Foreign Direct Investment changes in the UK safeguard defence technology development

GlobalData 1 December 2020 (Last Updated December 1st, 2020 16:02)

Foreign Direct Investment changes in the UK safeguard defence technology development
The National Security and Investment bill introduced in November gives the government significantly increased powers to scrutinise, impose conditions, and block transactions. Credit: Gorodenkoff / Shutterstock.

Citing national security concerns, the UK has recently proposed a bill to tighten its Foreign Direct Investment (FDI) rules. The National Security and Investment bill introduced in November gives the government significantly increased powers to scrutinise, impose conditions, and block transactions. This move will safeguard the domestic development of key emerging technologies in defence such as artificial intelligence (AI), autonomous robotics, and quantum technologies – and language like ‘potentially malicious foreign investors’ indicates that Beijing appears to be one of the central targets of this bill.

William Davies, Associate Analyst at GlobalData, comments: “Increased Foreign Direct Investment scrutiny will likely raise the number of transitions scrutinised to around 70-95 a year, out of 1,000-1,800 total annual transactions – according to the impact assessment. This move follows actions from countries such as France, Germany, and Italy who also tightened their FDI rules this year, with Germany implementing the EU’s screening regulation, which encourages Europe-wide FDI cooperation on security grounds. The US has specifically used FDI scrutiny to address concerns over Chinese investment in tech, with the Committee on Foreign investment (CFIUS) increasing scrutiny of investment by Chinese companies under the Trump administration. Increased supply chain scrutiny has included the CHIPS act, which aims to increase the domestic production of semi-conductors and decrease reliance on foreign producers.”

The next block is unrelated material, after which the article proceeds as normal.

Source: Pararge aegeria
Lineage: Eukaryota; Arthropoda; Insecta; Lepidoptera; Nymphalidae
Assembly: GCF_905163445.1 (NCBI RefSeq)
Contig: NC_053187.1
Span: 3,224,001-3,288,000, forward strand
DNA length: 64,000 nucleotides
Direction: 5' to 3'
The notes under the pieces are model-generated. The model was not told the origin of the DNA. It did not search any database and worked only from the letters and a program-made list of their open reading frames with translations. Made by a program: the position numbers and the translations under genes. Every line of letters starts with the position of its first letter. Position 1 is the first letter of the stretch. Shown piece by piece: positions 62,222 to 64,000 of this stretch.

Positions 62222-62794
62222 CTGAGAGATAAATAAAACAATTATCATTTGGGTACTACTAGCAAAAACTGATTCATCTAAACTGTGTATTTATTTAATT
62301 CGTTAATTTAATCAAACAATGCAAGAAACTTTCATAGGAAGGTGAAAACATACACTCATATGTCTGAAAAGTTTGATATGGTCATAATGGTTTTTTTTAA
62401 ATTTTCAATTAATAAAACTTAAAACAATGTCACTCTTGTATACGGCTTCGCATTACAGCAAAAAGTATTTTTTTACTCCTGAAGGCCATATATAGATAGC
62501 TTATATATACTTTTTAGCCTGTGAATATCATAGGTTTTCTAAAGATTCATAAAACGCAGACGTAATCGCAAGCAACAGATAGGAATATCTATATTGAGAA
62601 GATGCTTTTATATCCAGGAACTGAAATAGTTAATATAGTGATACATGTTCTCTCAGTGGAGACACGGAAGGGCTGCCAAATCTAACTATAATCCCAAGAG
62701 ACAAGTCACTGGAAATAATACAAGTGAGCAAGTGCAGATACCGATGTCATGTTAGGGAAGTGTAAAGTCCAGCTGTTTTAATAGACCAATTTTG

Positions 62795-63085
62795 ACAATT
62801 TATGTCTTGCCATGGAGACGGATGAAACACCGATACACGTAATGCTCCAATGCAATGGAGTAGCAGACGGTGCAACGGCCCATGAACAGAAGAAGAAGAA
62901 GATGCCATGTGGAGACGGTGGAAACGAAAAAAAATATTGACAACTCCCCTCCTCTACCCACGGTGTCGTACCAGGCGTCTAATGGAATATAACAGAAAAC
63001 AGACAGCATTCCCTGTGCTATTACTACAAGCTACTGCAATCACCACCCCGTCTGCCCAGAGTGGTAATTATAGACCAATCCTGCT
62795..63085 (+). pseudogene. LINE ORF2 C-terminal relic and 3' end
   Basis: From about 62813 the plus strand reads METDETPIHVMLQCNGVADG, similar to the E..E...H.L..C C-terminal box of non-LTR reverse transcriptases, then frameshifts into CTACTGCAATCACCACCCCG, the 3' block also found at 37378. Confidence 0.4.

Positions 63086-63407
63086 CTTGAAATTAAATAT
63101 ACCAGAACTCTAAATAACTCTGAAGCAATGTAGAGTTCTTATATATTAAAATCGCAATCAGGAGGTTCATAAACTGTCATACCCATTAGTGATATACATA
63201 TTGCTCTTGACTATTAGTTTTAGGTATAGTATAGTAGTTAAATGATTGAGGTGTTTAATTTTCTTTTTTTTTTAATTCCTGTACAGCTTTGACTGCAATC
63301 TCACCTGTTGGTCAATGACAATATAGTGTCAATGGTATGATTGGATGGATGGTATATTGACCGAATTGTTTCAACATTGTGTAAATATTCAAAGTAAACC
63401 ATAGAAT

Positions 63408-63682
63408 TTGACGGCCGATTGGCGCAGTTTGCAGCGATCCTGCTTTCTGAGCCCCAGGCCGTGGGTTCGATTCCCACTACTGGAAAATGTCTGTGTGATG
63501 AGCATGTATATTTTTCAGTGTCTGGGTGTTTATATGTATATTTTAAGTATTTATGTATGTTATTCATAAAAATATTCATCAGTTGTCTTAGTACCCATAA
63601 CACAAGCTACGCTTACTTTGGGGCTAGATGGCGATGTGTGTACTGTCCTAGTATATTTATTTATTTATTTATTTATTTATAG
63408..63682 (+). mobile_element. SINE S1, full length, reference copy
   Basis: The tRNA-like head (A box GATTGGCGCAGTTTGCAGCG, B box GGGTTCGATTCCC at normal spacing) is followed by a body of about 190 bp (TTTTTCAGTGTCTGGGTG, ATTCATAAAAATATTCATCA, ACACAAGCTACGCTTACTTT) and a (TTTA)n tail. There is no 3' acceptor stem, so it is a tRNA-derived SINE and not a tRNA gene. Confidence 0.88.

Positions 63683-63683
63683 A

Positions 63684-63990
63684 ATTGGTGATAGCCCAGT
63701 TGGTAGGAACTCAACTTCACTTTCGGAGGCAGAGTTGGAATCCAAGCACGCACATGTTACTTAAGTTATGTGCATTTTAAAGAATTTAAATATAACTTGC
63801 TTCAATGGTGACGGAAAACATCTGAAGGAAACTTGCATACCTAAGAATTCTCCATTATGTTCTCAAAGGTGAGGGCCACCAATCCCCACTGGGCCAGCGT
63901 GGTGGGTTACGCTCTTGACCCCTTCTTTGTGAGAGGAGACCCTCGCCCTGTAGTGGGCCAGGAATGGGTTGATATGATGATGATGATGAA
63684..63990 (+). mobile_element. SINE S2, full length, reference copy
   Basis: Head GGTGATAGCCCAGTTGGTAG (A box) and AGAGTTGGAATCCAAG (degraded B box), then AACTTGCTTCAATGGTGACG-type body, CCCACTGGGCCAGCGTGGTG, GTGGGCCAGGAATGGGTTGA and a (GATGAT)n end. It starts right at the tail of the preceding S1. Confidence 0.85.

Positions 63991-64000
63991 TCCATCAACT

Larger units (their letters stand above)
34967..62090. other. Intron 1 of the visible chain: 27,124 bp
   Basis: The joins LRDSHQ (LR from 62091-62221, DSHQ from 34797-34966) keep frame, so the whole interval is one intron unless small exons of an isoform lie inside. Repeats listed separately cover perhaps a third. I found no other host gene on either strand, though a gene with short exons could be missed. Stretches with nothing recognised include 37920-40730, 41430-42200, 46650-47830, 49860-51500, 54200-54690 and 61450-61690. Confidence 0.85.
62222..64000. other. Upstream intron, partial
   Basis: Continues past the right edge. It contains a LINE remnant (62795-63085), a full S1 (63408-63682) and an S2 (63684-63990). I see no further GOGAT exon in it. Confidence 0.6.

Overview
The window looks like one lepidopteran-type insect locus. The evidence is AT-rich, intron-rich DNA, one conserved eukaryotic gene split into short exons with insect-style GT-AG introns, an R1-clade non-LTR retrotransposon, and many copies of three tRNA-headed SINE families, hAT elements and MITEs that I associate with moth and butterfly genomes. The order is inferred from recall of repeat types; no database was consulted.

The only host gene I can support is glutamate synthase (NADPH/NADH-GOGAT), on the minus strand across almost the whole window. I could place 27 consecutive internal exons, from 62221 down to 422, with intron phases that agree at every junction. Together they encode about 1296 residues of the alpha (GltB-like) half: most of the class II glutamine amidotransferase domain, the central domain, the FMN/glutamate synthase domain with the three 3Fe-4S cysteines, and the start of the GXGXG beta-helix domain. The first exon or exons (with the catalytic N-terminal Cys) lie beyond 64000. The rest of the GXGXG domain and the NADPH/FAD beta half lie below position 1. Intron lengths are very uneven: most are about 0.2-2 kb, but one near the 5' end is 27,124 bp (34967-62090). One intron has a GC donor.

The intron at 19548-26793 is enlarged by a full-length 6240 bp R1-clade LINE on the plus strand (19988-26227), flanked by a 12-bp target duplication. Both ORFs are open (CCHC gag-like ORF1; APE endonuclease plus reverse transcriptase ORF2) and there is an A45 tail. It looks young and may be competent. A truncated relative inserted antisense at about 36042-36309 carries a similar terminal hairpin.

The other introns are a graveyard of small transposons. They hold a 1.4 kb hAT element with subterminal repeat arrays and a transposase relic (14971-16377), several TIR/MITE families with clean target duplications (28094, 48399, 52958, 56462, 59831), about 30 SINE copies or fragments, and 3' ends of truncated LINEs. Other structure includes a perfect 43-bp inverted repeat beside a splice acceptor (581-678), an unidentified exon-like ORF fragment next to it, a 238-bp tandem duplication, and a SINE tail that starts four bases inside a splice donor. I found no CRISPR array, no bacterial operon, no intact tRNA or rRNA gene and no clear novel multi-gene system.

The UK’s FDI screening has traditionally been significantly less rigorous than its Western partners, having only reviewed 12 transactions on the grounds of national security in the last eighteen years – and blocking none. This is the first update to FDI screening in that time and leads on from the review published by the UK Government in 2018, though it is a departure in that the current bill includes a mandatory notification regime is proposed for transactions in core sectors. Covid-19 has accelerated concerns about supply chain vulnerabilities and discussion around the strategic industry in the 21st century, not just in defence but in the health and technology sectors.

Davies concludes: “The blocking of potential transfers of intellectual property and asset transfer constitutes closing an existing loophole in FDI rules and shows that the UK Government is increasingly viewing foreign involvement in advanced technology as a national security threat and as having the potential to undermine the UK’s defence industrial base.”